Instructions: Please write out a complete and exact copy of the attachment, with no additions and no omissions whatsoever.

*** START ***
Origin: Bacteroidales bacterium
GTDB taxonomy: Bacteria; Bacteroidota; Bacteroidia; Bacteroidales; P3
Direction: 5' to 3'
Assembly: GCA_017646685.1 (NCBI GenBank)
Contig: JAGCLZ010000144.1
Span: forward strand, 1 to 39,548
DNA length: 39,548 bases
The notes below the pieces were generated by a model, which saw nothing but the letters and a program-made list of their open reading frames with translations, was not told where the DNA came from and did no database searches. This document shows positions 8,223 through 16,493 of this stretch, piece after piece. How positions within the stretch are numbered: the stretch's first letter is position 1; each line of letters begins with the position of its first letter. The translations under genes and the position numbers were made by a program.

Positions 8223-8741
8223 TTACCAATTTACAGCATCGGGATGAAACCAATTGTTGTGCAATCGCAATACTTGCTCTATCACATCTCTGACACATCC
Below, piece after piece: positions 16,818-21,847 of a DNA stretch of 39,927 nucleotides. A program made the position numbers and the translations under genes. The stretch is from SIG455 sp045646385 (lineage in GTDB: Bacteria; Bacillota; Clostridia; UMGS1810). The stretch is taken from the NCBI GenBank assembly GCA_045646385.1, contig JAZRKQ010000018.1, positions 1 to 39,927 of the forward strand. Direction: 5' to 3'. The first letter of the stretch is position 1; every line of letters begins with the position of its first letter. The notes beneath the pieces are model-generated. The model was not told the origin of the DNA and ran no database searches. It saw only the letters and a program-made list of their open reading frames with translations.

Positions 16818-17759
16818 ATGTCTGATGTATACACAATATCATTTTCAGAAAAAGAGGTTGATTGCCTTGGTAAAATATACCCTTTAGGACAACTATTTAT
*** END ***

Origin: Bacteroidales bacterium
GTDB taxonomy: Bacteria; Bacteroidota; Bacteroidia; Bacteroidales; P3
Direction: 5' to 3'
Assembly: GCA_017646685.1 (NCBI GenBank)
Contig: JAGCLZ010000144.1
Span: forward strand, 1 to 39,548
DNA length: 39,548 bases
The notes below the pieces were generated by a model, which saw nothing but the letters and a program-made list of their open reading frames with translations, was not told where the DNA came from and did no database searches. This document shows positions 8,223 through 16,493 of this stretch, piece after piece. How positions within the stretch are numbered: the stretch's first letter is position 1; each line of letters begins with the position of its first letter. The translations under genes and the position numbers were made by a program.

Positions 8223-8741
8223 TTACCAATTTACAGCATCGGGATGAAACCAATTGTTGTGCAATCGCAATACTTGCTCTATCACATCTCTGACACATCC
Below, piece after piece: positions 16,818-21,847 of a DNA stretch of 39,927 nucleotides. A program made the position numbers and the translations under genes. The stretch is from SIG455 sp045646385 (lineage in GTDB: Bacteria; Bacillota; Clostridia; UMGS1810). The stretch is taken from the NCBI GenBank assembly GCA_045646385.1, contig JAZRKQ010000018.1, positions 1 to 39,927 of the forward strand. Direction: 5' to 3'. The first letter of the stretch is position 1; every line of letters begins with the position of its first letter. The notes beneath the pieces are model-generated. The model was not told the origin of the DNA and ran no database searches. It saw only the letters and a program-made list of their open reading frames with translations.

Positions 16818-17759
16818 ATGTCTGATGTATACACAATATCATTTTCAGAAAAAGAGGTTGATTGCCTTGGTAAAATATACCCTTTAGGACAACTATTTAT